So this story is true, it describes reality even though it is an interpreted memory of a people stuck somewhere between slavery and exile – still they remember the time when the miraculous happened and freedom came….

And perhaps that is a take away – for those of us pitched between hither and yon, caught in between – which is where we all are anyway… moving away from something and moving towards something else… we all had better stop every once a while and reconsider the past, and reclaim the faith that God abides, and God assists, and God is present, and God is good, and God liberates and God is ALWAYS on the side of the oppressed and has a grievance against those who oppress….

And it may take a while, it may take a long time – but nothing can keep God from reconciling everything (even Egyptians!) to her divine self.

This is our faith story, our collective narrative interpreted in light of another event that we call resurrection – the one who was dead – lives!

So when you think you have just been saved from the Egyptians – you had better give thanks… If you have a memory that shapes your present – that gives you reason to hope and move forward in conviction that there is something beyond that next mountain, or what looks like the impassable stream, or the impossible dream, even death – give thanks and do a dance…. Don’t forget it.

And I cannot end without sharing this: you should never read a passage of scripture without taking multiple perspectives.

When was I the oppressed Jew?
How am I am an oppressive Egyptian?
For how – in this wonderful land in which we live – can there be such disparity of resources?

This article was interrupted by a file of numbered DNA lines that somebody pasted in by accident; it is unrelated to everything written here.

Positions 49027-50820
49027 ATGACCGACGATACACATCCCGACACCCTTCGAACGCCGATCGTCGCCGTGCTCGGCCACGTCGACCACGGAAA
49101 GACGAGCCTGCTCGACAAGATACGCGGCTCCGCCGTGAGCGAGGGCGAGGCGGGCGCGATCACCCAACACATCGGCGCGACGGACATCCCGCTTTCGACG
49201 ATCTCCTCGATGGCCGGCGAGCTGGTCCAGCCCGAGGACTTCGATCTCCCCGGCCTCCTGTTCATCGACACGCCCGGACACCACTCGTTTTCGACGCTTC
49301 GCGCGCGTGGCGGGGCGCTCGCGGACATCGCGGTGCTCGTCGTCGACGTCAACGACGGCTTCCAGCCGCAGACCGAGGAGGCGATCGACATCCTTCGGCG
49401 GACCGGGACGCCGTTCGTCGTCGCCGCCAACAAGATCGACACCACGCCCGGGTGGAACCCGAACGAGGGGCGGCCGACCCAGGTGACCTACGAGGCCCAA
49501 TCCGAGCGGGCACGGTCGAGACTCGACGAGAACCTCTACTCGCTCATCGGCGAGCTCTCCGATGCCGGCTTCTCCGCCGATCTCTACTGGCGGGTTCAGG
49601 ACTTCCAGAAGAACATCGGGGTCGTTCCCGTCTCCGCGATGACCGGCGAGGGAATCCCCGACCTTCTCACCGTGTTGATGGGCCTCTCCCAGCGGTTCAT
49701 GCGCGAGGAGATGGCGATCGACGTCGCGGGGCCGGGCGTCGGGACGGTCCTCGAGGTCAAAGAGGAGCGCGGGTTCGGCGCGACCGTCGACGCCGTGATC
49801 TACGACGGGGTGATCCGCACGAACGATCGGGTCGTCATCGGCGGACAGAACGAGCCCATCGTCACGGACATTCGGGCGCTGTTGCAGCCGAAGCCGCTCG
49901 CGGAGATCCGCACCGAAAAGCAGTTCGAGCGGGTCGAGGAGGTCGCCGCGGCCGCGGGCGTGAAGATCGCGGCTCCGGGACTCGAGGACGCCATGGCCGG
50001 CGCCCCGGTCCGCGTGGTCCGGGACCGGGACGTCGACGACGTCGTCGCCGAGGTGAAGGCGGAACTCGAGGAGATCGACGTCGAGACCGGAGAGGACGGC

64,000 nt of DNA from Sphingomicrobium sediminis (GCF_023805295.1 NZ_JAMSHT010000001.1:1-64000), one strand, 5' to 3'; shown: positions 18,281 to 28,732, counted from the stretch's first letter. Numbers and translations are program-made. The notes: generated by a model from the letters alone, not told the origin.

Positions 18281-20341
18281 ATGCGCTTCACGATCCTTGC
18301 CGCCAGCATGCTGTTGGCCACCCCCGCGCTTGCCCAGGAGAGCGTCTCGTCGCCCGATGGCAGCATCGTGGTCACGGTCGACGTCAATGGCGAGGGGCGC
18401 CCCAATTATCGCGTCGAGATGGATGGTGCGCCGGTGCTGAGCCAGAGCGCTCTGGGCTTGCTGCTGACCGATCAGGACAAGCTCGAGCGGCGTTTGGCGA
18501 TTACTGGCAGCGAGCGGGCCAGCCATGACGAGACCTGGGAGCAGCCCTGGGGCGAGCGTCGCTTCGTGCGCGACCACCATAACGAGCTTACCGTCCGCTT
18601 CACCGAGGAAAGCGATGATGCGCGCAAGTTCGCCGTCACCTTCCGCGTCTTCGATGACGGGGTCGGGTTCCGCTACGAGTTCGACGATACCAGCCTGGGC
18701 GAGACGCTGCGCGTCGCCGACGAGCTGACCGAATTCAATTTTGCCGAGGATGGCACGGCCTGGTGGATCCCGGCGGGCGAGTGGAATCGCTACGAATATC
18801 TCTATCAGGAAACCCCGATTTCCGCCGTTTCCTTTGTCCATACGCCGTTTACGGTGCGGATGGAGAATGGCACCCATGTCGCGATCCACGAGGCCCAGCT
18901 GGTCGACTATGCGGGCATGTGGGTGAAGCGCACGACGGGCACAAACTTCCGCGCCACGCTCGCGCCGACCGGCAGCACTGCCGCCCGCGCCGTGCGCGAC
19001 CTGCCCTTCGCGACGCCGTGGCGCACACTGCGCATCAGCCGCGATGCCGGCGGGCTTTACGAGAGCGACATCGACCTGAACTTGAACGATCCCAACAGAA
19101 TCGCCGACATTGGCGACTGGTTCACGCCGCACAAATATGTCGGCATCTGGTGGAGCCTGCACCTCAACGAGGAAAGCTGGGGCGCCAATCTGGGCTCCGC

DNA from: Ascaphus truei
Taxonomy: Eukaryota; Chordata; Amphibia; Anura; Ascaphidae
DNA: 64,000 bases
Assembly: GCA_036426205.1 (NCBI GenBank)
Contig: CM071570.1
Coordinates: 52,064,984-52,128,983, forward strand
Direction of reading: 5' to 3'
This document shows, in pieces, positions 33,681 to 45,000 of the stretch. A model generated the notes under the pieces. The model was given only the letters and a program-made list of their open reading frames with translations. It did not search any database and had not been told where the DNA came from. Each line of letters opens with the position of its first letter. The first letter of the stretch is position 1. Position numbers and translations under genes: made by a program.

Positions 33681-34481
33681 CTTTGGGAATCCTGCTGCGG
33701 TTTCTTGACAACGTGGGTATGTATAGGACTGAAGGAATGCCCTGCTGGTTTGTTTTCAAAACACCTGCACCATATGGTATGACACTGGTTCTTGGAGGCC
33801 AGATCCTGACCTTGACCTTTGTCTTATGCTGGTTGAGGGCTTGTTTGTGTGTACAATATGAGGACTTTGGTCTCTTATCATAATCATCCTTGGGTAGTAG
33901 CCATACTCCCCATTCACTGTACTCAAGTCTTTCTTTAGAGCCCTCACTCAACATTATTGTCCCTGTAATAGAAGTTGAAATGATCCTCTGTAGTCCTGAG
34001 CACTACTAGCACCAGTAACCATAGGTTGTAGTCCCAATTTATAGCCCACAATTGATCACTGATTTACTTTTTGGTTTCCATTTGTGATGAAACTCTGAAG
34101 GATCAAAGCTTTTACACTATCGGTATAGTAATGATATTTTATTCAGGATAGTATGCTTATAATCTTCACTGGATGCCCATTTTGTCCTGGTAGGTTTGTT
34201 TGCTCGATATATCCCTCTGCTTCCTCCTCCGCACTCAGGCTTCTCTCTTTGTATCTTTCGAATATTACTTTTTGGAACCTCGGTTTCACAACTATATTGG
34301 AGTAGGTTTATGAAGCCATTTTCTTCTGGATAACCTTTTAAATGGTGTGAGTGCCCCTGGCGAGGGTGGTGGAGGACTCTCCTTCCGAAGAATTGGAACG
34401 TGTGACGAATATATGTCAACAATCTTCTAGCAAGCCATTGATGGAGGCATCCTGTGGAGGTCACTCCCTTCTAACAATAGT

How can there be – in a beautiful land of such abundance – children who hunger, and mothers who work three jobs, and young men with little future who, when they can – stick it to the man, to Pharaoh, to Egypt.

This is deep and wide and we are always stuck between “How long, O Lord?” and “Our God is an awesome God!”

And that leads to my last take away for you to consider, thankfully it is a bit lighter. Phew!

Our lives are complex, and memory is complicated and we do play all the roles, and live all the moments – that is why the bible is the living word – we get to play the parts – and look around.

And sometimes we are the victors and sometimes we are the loser. Sometimes we are the Egyptians and sometimes the Israelites. Sometimes our dreams are shattered and lying on the shore but sometimes we are triumphant.

And it reminds me of a Mary Chapin Carpenter song of several years ago entitled “The Bug.”
Well it’s a strange old game you learn it slow
One step forward and it’s back you go
You’re standing on the throttle
You’re standing on the brake
In the groove ’til you make a mistake

Sometimes you’re the windshield
Sometimes you’re the bug
Sometimes it all comes together baby
Sometimes you’re just a fool in love
Sometimes you’re the Louisville Slugger
Sometimes you’re the ball
Sometimes it all comes together
Sometimes you’re gonna lose it all

You gotta know happy – you gotta know glad
Because you’re gonna know lonely
And you’re gonna know sad
When you’re rippin’ and you’re ridin’
And you’re coming on strong
You start slippin’ and slidin’
And it all goes wrong

One day you got the glory and then you got none
One day you’re a diamond and then you’re a stone
Everything can change in the blink of an eye
So let the good times roll before we say goodbye because

Sometimes you’re the windshield
Sometimes you’re the bug
Sometimes it all comes together baby
Sometimes you’re just a fool in love
Sometimes you’re the Louisville Slugger
Sometimes you’re the ball
Sometimes it all comes together
Sometimes you’re gonna lose it all

Sometimes you’re the windshield
Sometimes you’re the bug
Sometimes it all comes together baby
Sometimes you’re just a fool in love

Well, God is a fool in love with you – willing to trudge the wilderness, standing beside the ruins, and rejoicing during those amazing times when the waters part and you walk through and find yourself safe on the other side.

So don’t forget to say thank you!